Updated: 2 days ago
By Muriel Baki | Originally Published November 9, 2022
As Rider students and faculty return to campus and the leaves begin to change, many Broncs look forward to cooler fall temperatures and a break from the summer heat. The summer of 2022 has broken records around the world, which points to the alarming and increasing impact of climate change. Monsoons and floods, droughts, wildfires and extreme temperatures were recorded around the world, according to the National Oceanic and Atmospheric Administration’s (NOAA’s) National Centers for Environmental Information.
Senior elementary education major Maya Rossi said, “This summer you could tell the weather was not normal. I worked at a summer camp, and there were days we couldn’t take the kids outside because of the heat advisory.”
Heat advisories were frequently issued this past summer, especially in July, which was recorded as the third hottest July on record since preindustrial temperatures in the 1800s. According to NOAA.gov, the global year to date temperature is currently the sixth highest on record, the highest of which have all occurred since 2015.
Not only are these statistics staggering, they also indicate that the occurrence rate of climate-related disasters will continue to rise. These events have impact no matter where they occur and have already begun to impact our global supply chain. The global supply chain is the worldwide system that businesses use to produce products or services, and we are already experiencing climate-related interruptions.
This July, an intense drought in southwestern China forced many factories to shut down for almost a month, freezing the supply chain for automobiles and electronics, causing delays and spikes in prices for companies around the world.
Chriag Surti, Ph.D., an associate professor in the department of information systems, analytics, and supply chain management at Rider said, “In my opinion, the current challenges including natural disasters, wars, unrest and degradation of the environment will increase the scarcity of key and essential commodities and products made from those commodities. These tend to be sourced globally and do not always have local alternatives. This scarcity will result in shortages and higher costs and hit the finances of those who can least afford it. The pandemic and the war in Ukraine made it clear what such a disruption can do to our economy.”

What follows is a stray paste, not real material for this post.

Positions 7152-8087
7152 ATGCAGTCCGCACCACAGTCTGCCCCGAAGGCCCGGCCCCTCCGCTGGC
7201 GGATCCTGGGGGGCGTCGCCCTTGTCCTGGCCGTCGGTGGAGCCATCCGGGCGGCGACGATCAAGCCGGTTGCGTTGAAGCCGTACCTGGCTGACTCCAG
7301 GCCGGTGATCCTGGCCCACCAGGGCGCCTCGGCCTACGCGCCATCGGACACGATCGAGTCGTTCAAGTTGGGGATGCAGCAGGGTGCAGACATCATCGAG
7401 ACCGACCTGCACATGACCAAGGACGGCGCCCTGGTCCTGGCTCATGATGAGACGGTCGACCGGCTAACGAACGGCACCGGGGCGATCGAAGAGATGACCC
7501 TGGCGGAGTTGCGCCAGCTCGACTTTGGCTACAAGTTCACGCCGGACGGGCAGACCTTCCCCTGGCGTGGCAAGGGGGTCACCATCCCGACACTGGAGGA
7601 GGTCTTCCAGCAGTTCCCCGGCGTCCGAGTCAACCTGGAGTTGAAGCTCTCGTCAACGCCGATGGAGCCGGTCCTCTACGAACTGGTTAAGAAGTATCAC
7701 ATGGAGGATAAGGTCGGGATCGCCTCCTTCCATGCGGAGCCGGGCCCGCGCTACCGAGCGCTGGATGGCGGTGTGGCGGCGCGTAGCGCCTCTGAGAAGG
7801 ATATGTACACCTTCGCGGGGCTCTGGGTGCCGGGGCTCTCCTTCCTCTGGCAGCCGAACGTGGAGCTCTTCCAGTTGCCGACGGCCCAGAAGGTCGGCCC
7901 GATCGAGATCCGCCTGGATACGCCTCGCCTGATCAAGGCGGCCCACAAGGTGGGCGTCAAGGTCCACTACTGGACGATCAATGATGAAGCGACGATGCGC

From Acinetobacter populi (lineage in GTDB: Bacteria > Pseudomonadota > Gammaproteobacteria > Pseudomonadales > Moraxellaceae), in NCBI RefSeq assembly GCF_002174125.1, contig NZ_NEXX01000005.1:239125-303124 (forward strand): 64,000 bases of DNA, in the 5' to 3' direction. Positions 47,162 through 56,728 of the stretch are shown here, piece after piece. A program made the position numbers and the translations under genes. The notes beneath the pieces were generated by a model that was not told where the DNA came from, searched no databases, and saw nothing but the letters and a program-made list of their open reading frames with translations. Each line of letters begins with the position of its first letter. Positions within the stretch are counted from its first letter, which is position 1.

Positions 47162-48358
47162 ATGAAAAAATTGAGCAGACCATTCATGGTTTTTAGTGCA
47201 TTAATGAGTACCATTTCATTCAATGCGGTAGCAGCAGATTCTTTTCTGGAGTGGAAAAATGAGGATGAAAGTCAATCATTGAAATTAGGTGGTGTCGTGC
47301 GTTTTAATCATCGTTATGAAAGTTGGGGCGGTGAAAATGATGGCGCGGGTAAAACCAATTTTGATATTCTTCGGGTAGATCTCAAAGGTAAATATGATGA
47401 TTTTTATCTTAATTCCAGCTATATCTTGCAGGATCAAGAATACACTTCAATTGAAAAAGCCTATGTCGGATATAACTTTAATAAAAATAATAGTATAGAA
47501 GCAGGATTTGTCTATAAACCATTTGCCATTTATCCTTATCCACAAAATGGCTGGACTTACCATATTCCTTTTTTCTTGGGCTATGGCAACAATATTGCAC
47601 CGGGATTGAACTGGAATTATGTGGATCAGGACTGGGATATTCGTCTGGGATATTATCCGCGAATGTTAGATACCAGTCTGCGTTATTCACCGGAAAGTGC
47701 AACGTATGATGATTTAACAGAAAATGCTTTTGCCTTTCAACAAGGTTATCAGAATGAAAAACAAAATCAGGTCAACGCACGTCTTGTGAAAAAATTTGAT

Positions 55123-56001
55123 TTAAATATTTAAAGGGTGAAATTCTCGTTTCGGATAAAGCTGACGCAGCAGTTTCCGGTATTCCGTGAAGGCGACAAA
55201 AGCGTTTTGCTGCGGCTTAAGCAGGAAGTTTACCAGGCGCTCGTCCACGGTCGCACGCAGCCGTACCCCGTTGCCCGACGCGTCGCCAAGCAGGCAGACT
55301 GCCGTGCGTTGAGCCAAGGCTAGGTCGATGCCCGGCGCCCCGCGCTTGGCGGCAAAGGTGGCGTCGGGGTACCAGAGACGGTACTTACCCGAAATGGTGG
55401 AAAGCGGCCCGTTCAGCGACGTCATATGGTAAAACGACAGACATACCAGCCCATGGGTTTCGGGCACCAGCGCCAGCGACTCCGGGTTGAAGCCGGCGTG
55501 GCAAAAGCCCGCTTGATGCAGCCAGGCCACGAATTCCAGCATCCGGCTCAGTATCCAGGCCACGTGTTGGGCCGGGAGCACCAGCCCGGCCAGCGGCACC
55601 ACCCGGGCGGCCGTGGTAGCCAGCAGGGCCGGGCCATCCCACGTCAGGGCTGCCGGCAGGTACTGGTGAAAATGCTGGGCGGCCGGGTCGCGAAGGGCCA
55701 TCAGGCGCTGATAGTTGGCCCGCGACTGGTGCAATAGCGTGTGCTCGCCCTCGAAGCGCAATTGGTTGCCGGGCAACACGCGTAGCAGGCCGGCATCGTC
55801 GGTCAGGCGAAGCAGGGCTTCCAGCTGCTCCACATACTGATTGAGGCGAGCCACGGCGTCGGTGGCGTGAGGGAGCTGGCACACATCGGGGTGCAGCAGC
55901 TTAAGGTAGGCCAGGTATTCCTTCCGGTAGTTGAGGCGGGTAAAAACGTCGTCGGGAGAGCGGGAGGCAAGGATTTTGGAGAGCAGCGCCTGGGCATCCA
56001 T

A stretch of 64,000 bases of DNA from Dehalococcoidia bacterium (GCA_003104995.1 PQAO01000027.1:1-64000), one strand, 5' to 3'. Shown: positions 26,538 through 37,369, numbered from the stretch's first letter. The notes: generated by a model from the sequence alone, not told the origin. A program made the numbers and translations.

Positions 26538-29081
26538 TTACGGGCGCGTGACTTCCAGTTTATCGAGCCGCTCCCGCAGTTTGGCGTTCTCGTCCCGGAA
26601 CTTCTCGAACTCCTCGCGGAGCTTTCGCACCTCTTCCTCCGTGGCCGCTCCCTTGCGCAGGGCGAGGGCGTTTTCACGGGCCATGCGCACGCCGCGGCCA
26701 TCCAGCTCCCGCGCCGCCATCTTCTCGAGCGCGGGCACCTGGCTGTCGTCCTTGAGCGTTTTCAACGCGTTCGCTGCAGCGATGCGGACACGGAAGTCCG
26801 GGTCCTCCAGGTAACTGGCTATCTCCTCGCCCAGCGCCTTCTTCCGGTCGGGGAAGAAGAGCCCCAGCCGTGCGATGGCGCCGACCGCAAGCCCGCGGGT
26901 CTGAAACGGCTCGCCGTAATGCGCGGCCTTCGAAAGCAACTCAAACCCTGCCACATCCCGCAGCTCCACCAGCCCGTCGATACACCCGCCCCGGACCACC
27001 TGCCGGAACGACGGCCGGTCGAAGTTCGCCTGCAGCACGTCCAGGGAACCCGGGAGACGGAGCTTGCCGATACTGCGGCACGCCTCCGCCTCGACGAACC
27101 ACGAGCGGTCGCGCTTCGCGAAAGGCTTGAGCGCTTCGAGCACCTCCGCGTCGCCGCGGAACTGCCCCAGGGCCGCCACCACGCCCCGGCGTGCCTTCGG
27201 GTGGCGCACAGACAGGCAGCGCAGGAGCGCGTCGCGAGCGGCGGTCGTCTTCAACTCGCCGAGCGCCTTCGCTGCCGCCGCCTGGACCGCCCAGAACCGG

Taking this into account, it is clear that the impact of the drought in China may be setting the precedent for climate-related price spikes and production delays. While a global supply chain is not typically considered a sustainable system in the long term due to its reliance on non-renewable resources for transportation of goods and materials, the short term effects of supply chain interruptions could be dangerous for individuals around the world who depend on them. Sophomore health sciences major Emily Pearson stated, “[Supply chain interruptions] are honestly very scary, especially in the healthcare field. People felt it when there were baby formula shortages, but it could only get worse if hospitals can’t get the supplies they need.” Indeed, critical supplies such as baby formula and personal care items like tampons have already been missing from store shelves due to interruptions in global supply structure.
Experts are working to stabilize the system, but because natural disasters like fires, droughts and hurricanes affect so many types of production, including sustainable systems like wind energy and hydroelectric power, it is difficult to design systems that will be unaffected by increasingly common weather catastrophes. In a system so large and complex, it can be easy to feel like there is nothing to do, but shopping locally can make a bigger impact than one may imagine. Rider is in a wonderful location for fresh, local produce, and fall is the perfect season to get excited about fresh, locally grown fruits and vegetables. By shopping for what is in-season locally, Broncs can reduce their carbon footprint and support local agriculture, all while escaping the frustration of climate-related interruptions to our global supply chain.